Attorney Andrew Cohen analyzes legal issues for CBS News and CBSNews.com.
If you are looking for legal analysis on the rape shield hearing in the Kobe Bryant rape case, you might as well stop reading here. There is nothing to analyze about what happened on Wednesday because everything that happened on Wednesday happened inside a sealed courtroom.
I mean, I could offer an opinion on how Bryant looked as he walked into the courthouse bathroom early this morning (calm) or how his alleged victim looked as she first entered the courtroom (I couldn't tell, some guy was blocking my view). But such impressions hardly ought to give you much confidence in what this hearing really means in the context of this case. We'll get the answer to that question when the trial judge makes his ruling about whether certain sexual conduct on the part of Bryant's accuser will be introduced at trial.
So this column is instead about what it is like to wait for a whole day in front of a courthouse while important things occur inside a sealed courtroom. If lawyering is all about being inside "the room," and if journalism is all about trying to get into "the room," being in Eagle, Colorado Wednesday was all about standing outside the room.
The name of this column is "CourtWatch" and never has that title rung more true than today. Literally, I watched a court today; watched a courthouse and a courtroom and a hallway; watched a few hundred reporters, producers and crews loitering around an otherwise fine patch of ground in this beautiful valley in the heart of the Rocky Mountains.
I heard no judge or lawyer speak. I read no legal brief. I saw Bryant and his alleged victim come and go in silence. He looks the same as he always does when his small motorcade pulls up in front of the courthouse. His suit was sharp. He walks with grace.
She, meanwhile, is taller than I thought she might be. And she looks differently than I thought she would. Her hair seems more red than blonde. And it is hard to reconcile her composed figure in the hallway with those raucous photographs of her that now are circulating through the tabloids. Does that help you forecast whether Bryant will be acquitted or not at trial? I didn't think so.
We were all in Eagle not because of what actually was happening but because of what remotely could have happened. Bryant's alleged victim could have broken down on the witness stand. She could have lashed out at Bryant from across the room. She could have sued for peace. She could have said something dramatically different than what she has said before.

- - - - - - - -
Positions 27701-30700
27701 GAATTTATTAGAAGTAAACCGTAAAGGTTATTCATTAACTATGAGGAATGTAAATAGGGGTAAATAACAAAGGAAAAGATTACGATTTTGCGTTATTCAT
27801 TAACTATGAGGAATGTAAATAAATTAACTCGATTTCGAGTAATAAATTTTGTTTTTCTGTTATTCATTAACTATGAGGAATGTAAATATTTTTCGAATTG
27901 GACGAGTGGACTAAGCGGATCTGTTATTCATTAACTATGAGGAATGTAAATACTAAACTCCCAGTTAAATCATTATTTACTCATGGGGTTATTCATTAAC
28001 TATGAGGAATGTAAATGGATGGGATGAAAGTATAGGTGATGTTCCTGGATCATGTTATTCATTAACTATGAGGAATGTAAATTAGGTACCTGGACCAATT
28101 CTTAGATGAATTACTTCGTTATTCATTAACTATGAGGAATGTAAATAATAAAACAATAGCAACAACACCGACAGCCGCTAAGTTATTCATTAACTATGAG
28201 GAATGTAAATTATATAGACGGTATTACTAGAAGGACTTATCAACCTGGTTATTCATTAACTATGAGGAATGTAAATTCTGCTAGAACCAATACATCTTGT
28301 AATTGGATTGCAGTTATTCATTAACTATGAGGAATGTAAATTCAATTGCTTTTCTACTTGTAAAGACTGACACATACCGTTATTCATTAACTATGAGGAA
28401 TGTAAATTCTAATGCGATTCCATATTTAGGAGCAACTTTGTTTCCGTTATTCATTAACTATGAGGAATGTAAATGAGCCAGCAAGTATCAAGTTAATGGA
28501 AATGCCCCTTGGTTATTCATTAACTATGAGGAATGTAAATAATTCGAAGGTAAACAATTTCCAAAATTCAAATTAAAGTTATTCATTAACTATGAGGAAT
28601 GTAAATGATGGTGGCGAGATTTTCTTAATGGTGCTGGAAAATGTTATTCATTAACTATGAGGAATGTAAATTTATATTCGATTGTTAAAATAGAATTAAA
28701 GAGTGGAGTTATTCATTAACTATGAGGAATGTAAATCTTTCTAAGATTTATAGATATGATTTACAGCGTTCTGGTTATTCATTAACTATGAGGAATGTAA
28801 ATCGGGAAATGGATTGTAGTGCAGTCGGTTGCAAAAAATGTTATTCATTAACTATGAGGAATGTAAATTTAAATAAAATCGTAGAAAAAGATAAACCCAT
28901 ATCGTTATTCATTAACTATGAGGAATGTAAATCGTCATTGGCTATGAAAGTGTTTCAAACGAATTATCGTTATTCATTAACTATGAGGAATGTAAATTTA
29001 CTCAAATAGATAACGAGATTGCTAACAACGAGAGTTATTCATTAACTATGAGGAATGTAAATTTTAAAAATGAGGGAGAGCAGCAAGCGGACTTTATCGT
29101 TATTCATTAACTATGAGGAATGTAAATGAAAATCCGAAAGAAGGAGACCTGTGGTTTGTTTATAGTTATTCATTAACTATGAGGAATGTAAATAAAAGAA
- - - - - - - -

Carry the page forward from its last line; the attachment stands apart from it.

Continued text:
Yet so complete was the security and separation between the parties and the press that even if any of these stunners happened inside Courtroom One at the Eagle County Justice Center we probably wouldn't have known about it until later.
Which left people like me wandering the hallway outside the courtroom, or wandering back and forth between the courthouse and the media encampment along the way.
Because no information was actually coming from the judge, lawyers or witnesses, many of the journalists at Camp Kobe were relegated to interviewing each other. I was asked a half-dozen times why this hearing is so important to the case ('cause it is) and whether it meant the end of Colorado's rape shield statute (no, it does not).
A handful of people asked me if I thought the hearing might mean an outright end to the case if the alleged victim did poorly on the witness stand. One guy, sitting in a car with his dog, asked me, mid-morning, "When is Kobe coming?" Bryant had arrived two hours earlier.
The victims' advocates were there and in the morning someone handed me a statement from a young woman named "Jordan." Jordan "wanted to come and speak out today when I started thinking about hard it must be for the victim in this case to sit before a judge, lawyers, strangers, and the man she has accused of raping her and answer questions about every little detail of her personal sexual history... It is important that girls my age have confidence that the system and our laws will protect us if we are victims of a crime. It is important because if we stop reporting rape, the rapists are left out there to do it again to another strong, smart girl."
The prosecution spinmeisters were there as well as the defense bar boosters. So were the good citizens of Eagle, although the locals didn't seem nearly as interested in this hearing as they have seemed to be in the past. For example, no one shouted out this time to Bryant when he emerged from his SUV.
I saw only two young women who seemed to be interested in what the television correspondents were saying during their stand-ups. Last time I was here, everyone who walked down the street between the courthouse and the media lot seemed to have an opinion about the proceedings. On Wednesday, only one guy stopped long enough to shout: "What's this, the Jerry Springer show?"
Even the police seemed more relaxed than they have been in the past. Familiarity will do that. One cop told me, with a laugh, about how relieved he was to learn that Michael Jackson - yes, THAT Michael Jackson - had been briefly stopped in the next county after a visit to a Wal-Mart. "That's all we need here in Eagle," he said, meaning another high-profile case involving a California celebrity.
By Andrew Cohen